It’s not always easy to tell if someone is sober. In early recovery, people can quickly say they abstain from alcohol or drugs, which may not always be genuine. But as time goes on, sobriety becomes more of a way of life, and it can be harder to fake.
If you, a family member, or a friend is struggling to stay sober, this article will discuss 7 signs that can help prove to yourself and others that you are indeed sober.
7 Signs For You To Know You Are Sober
It might be hard to identify if a person who’s gone through addiction and is now in recovery is telling the truth about their sobriety. Here are some seven signs that may help you decide if someone is sober:
1. You’re no longer using alcohol or drugs as a crutch.
In early sobriety, it is not uncommon to rely on alcohol or drugs as a crutch to get through difficult situations. But as you become sober, you should find that you don’t need to rely on substances. This could mean that you can drink without getting drunk or high or go to social events without using drugs or alcohol as a form of social lubrication.
2. You’re honest about your sobriety.
One of the most important aspects of sobriety is honesty with yourself and others. If you’re truly sober, you should be able to talk openly and honestly about your recovery without feeling shame or embarrassment. You should also be honest about your slip-ups or relapses if they occur.
3. You’re no longer making excuses for your drinking or drug use.
In the early days of sobriety, making excuses for your drinking or drug use is common. But as you become sober, you should find that you no longer need to make excuses for your past behavior. This could mean that you can talk about your addiction openly and honestly or that you no longer feel the need to justify your drinking or drug use to yourself or others.
4. You’re taking responsibility for your recovery.
Recovery is not a passive process—it requires active participation and effort. If you’re genuinely sober, you should be active in your recovery by going to counseling or therapy, attending self-help groups, or reading self-help books.
Taking responsibility for your sobriety also means being honest about your relapse risks and making plans to avoid them.
5. You no longer use people or things to cope with life.
In early sobriety, it’s common to use people or things to cope with life’s difficulties. But as you become sober, you should find that you no longer need to rely on others or on external things to help you cope.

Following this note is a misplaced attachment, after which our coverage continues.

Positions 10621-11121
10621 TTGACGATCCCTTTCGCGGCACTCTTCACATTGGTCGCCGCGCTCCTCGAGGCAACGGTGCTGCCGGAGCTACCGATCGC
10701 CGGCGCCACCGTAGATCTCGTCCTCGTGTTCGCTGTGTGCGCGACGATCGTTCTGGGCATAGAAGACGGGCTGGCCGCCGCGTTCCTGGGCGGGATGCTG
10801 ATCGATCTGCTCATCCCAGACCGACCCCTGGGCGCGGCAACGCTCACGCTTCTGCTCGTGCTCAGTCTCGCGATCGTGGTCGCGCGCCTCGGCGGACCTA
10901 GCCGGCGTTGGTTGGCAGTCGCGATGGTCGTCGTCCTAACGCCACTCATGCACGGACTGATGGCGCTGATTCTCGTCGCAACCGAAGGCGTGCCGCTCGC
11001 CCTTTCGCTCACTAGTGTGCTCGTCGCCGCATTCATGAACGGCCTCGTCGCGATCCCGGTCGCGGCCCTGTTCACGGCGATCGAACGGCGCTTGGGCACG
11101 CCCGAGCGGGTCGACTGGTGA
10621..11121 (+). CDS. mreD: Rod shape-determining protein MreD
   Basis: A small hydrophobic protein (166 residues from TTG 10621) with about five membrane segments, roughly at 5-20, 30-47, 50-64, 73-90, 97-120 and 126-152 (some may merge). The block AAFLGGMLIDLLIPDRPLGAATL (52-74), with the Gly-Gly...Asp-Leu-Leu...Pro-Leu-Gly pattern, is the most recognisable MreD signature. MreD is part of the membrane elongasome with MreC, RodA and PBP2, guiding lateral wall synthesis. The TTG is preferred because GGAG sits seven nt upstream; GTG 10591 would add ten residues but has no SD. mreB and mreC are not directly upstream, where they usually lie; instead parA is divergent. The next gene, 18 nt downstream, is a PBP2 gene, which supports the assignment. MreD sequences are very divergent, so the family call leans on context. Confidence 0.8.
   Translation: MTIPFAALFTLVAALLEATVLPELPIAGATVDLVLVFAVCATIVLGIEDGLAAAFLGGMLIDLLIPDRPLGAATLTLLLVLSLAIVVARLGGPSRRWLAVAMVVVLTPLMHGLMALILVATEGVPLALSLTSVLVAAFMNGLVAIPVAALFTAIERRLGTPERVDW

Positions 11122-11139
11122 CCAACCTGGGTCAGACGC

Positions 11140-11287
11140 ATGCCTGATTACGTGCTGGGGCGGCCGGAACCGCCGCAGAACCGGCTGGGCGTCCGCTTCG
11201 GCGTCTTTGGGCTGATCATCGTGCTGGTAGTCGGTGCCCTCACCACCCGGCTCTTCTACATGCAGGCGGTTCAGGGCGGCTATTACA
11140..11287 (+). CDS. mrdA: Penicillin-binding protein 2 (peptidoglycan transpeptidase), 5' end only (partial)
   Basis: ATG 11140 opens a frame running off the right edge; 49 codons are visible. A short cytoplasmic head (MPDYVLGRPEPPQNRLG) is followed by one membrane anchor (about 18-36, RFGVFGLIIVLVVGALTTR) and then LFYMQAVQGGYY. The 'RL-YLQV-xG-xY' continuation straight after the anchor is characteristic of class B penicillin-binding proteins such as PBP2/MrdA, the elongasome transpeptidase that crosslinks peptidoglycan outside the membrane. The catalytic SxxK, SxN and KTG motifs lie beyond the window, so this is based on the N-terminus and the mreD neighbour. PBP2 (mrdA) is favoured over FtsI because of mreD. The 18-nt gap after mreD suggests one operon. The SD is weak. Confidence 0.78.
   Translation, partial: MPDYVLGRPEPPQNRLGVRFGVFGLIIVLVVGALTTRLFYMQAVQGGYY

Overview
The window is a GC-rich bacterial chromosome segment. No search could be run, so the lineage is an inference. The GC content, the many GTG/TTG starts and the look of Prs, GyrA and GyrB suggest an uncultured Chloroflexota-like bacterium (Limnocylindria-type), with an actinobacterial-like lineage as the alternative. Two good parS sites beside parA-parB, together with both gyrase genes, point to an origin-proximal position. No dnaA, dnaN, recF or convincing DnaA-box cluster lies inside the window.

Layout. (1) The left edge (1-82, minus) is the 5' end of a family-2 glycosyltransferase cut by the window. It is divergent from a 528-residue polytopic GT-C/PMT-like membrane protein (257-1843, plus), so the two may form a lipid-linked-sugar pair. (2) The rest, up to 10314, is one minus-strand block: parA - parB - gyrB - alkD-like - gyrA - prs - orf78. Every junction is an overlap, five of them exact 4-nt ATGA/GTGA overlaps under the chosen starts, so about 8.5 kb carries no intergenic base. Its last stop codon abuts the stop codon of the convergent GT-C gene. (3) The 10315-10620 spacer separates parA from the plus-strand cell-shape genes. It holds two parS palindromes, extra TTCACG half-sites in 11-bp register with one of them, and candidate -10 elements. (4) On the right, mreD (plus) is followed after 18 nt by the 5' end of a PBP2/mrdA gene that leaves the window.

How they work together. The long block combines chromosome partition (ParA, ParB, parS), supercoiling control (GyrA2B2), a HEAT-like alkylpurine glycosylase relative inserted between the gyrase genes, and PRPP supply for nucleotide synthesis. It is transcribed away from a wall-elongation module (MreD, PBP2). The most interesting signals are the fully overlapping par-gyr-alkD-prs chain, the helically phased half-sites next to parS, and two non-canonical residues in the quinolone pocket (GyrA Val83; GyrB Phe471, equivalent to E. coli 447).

This could mean that you’re able to deal with your emotions healthily or that you no longer feel the need to numb out with alcohol or drugs.
6. You’re taking care of yourself.
Sobriety is not just about abstaining from alcohol and drugs—it’s also about taking care of yourself physically, mentally, and emotionally. If you’re truly sober, you should be making an effort to care for yourself in all areas of your life.
This could mean eating a healthy diet, exercising regularly, and getting enough sleep. It could also mean dealing with your emotions healthily, such as journaling, meditating, or attending therapy.
7. You’re living a sober lifestyle.
Living a sober lifestyle means more than just abstaining from alcohol and drugs—it also means making changes in other areas of your life that may have contributed to your addiction. This could mean changing your friends, changing your job, or moving to a new city.
It could also mean changing your daily routine, such as avoiding places or activities that trigger your cravings. If you’re truly sober, you should try to live a sober lifestyle.
The Importance of Sobriety
Sobriety is important for many reasons. First and foremost, it’s essential for your health. If you’re sober, you’re less likely to suffer from the health complications of alcohol and drug abuse, such as liver disease, cancer, and heart disease.
Sobriety is also crucial for your relationships. If you’re sober, you’re more likely to have healthier and more fulfilling relationships with your family, friends, and significant others.
And finally, sobriety is vital for your overall well-being. If you’re sober, you’re more likely to experience positive emotions and lead a happy and fulfilling life.
How to Inspire Yourself to Be Sober
If you’re struggling with sobriety, it can be helpful to remember why you decided to become sober in the first place. What were your motivations for quitting drinking or using drugs? Was it to improve your health? To repair your relationships? To pursue your dreams?
It can also be helpful to remind yourself of the progress you’ve made in sobriety. If you’ve been sober for a week, a month, or even longer, that’s something to be proud of! Remember how far you’ve come and how much better you feel now that you’re sober.
Finally, reaching out for support from others who are going through the same thing can be helpful. Many support groups and online forums exist for people trying to stay sober. Talking to others who understand what you’re going through can be a great way to stay motivated and inspired in your sobriety journey.
If you or someone you know is struggling with sobriety, help is available. We at Restore Center offer various services that can help you on your journey to recovery, including detoxification, counseling, and more. Contact us today to learn more about how we can help you achieve and maintain sobriety.